Examples of Recycled, Reusable, Bio-based, and Biodegradable Packaging
Recycled Plastic Packaging Example
The Swedish plastic film producer Trioworld reduces customers' CO2 footprint by using recycled plastic film. Trioworld has three series of plastics for this purpose: Bio - Biobased plastic, Loop - Recycled plastic, Lean - Reduced plastic. All products containing at least 25% biobased polyethylene are labeled Bio and have a low carbon footprint. Loop is a label for polyethylene film containing up to 80% PCR. Under the Lean label, Trioworld aims to reduce the amount of material used for the application while maintaining or even improving performance.
This producer uses recycled plastics and makes new waste bags with minimum 80% PCR (Post consumer Recycled) plastics. Another example is Trioworld Food Loop 30, which is a laminated film with five layers and 30% PCR which works for frozen food. Some medical Trioworld customers collect all plastic waste and return it to Trioworld that recycles it and makes new medical products of it. Definitely a major step in the right direction.
Reusable Plastic Example
Stora Enso is launching a Bio based material for multiuser packaging. It's more an Ecosystem approach with a joint workshop agreement. Consumers want Easy, Convenient, and Cheap options. It moves food packaging from plastics to Bio-based. Food trays that can be washed 200 times. Tests on this compostable and recycled mono material for bio based food trays are implemented during 2023 in Stockholm, Gothenburg and Gotland.
Among other things, Stora Enso has a range of bio-based material series: FuraCore® by Stora Enso, Lignode® by Stora Enso, MFC for packaging, NeoFiber® by Stora Enso, NeoLigno® by Stora Enso, Papira® by Stora Enso (5).
Bio-Based Plastic Packaging Example
Norwegian food giant Orkla has launched its new sauce bottles in bio-based polypropylene (PP). These bottles contain 90% bio-based PP and are ISCC certified. These bottles show that it is possible to widen the raw material base and to implement the rethinking in packaging on a larger scale. In addition, Orkla launched its first chip packaging using certified renewable polypropylene (PP) from SABIC's TRUCIRCLE™ portfolio. This environmentally friendly material is obtained from tall oil, a residue product of the Nordic forest industry, and converted into BOPP at the IRPLAST plant.
Biodegradable Material for Plastic Packaging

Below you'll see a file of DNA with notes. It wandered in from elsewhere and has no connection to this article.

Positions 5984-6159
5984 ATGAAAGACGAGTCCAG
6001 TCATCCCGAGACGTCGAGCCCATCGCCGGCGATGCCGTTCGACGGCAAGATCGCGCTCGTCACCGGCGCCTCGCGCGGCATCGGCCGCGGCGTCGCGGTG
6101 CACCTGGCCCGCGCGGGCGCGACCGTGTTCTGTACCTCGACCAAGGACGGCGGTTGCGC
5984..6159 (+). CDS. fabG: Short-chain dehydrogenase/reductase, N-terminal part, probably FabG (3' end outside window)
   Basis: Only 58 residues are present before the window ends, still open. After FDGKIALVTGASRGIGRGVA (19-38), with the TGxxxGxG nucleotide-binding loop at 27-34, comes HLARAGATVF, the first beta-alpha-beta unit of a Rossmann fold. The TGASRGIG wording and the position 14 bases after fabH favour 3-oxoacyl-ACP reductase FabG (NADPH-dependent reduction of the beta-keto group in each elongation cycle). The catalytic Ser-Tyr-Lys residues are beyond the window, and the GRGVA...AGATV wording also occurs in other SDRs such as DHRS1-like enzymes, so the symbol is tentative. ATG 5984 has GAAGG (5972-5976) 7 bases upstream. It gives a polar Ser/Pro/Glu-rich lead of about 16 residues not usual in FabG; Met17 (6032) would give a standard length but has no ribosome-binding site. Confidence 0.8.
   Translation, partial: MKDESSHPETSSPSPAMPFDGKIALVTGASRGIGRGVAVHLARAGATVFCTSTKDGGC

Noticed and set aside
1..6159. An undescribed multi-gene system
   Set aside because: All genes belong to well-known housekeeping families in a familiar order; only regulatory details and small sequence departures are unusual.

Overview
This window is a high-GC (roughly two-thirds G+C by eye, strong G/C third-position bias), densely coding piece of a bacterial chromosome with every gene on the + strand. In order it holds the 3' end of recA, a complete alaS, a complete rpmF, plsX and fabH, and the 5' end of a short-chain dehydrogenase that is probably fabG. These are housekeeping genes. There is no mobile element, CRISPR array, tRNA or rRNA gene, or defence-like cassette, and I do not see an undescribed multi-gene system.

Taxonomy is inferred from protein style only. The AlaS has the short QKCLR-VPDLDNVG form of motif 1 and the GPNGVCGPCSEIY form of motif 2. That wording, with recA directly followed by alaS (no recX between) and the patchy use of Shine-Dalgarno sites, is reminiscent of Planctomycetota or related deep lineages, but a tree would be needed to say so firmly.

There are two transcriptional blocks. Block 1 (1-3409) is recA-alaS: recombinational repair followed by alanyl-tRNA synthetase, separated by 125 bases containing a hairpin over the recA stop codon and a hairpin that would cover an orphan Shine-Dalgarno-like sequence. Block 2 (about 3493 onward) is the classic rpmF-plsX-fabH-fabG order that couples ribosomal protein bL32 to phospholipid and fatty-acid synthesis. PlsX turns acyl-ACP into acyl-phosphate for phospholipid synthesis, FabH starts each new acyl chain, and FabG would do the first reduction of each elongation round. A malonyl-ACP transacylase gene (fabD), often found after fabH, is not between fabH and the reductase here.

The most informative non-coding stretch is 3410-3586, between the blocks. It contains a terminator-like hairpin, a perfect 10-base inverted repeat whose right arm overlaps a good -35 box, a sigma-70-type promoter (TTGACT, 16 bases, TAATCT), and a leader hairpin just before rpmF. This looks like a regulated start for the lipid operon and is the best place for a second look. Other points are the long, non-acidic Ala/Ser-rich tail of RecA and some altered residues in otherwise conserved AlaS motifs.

Swedish Gaia Biomaterials have developed a biomaterial called Bidolomer. It is a mineral filled biodegradable material which can be used on existing equipment. Gaia offers Biodolomer granules for a wide range of conversion technologies such as film blowing, injection molding, sheet extrusion, and bottle blowing. As products it means compound, pouches, trays, cutlery, bottles, infills, and bubble wrap.
So What Can You Do to Get into the Loop?
There are basically just three ways forward: reusable packaging, make packaging in compostable or reusable materials, or make renewable materials. In plastic manufacturing it means:
- Use reusable product design
- Collect all your sold products and recycle them
- Use bio-based materials that can be compostable
- Make only mono material plastic products that can be recyclable
Recyclable Product Design
Design is at the beginning of the product life cycle and is necessary to ensure circularity. Product design that is adaptable to the recycling goal facilitates plastic recycling. Design for sustainability and minimize plastic waste. Avoid dark colors and use light colors that will increase recycling value. Ensure packaging is recycled or reused with improved design, e.g. optimize packaging and label compatibility from a recycling perspective, and clearly label which plastic was used in the packaging and tips for sorting or recycling. Label your packaging so it is very easy to recycle. The best product design can generate 77-120 euros for every ton of plastic waste collected. There will be many incentives for manufacturers to get involved in recycling or reuse, which is an interesting business case in itself (2).